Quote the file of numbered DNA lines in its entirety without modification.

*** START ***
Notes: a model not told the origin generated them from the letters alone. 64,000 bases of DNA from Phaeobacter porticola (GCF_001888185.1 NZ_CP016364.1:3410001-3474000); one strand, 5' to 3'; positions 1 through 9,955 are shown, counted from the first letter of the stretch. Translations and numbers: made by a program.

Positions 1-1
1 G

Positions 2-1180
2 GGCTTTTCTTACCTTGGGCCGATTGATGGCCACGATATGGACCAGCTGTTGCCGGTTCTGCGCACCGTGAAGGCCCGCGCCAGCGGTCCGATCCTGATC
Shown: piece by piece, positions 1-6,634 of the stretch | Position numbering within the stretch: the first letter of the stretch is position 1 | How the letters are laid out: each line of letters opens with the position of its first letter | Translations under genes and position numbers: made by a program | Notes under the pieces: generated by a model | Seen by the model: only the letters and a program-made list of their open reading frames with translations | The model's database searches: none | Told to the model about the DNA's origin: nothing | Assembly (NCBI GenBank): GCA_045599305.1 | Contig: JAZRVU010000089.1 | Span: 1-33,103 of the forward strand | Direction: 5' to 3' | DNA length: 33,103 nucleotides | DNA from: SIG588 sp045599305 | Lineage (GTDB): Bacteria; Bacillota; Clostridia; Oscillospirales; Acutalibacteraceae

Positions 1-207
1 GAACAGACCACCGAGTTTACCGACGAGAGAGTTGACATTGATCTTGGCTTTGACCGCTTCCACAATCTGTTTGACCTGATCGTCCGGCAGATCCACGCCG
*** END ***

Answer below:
Notes: a model not told the origin generated them from the letters alone. 64,000 bases of DNA from Phaeobacter porticola (GCF_001888185.1 NZ_CP016364.1:3410001-3474000); one strand, 5' to 3'; positions 1 through 9,955 are shown, counted from the first letter of the stretch. Translations and numbers: made by a program.

Positions 1-1
1 G

Positions 2-1180
2 GGCTTTTCTTACCTTGGGCCGATTGATGGCCACGATATGGACCAGCTGTTGCCGGTTCTGCGCACCGTGAAGGCCCGCGCCAGCGGTCCGATCCTGATC
Shown: piece by piece, positions 1-6,634 of the stretch | Position numbering within the stretch: the first letter of the stretch is position 1 | How the letters are laid out: each line of letters opens with the position of its first letter | Translations under genes and position numbers: made by a program | Notes under the pieces: generated by a model | Seen by the model: only the letters and a program-made list of their open reading frames with translations | The model's database searches: none | Told to the model about the DNA's origin: nothing | Assembly (NCBI GenBank): GCA_045599305.1 | Contig: JAZRVU010000089.1 | Span: 1-33,103 of the forward strand | Direction: 5' to 3' | DNA length: 33,103 nucleotides | DNA from: SIG588 sp045599305 | Lineage (GTDB): Bacteria; Bacillota; Clostridia; Oscillospirales; Acutalibacteraceae

Positions 1-207
1 GAACAGACCACCGAGTTTACCGACGAGAGAGTTGACATTGATCTTGGCTTTGACCGCTTCCACAATCTGTTTGACCTGATCGTCCGGCAGATCCACGCCG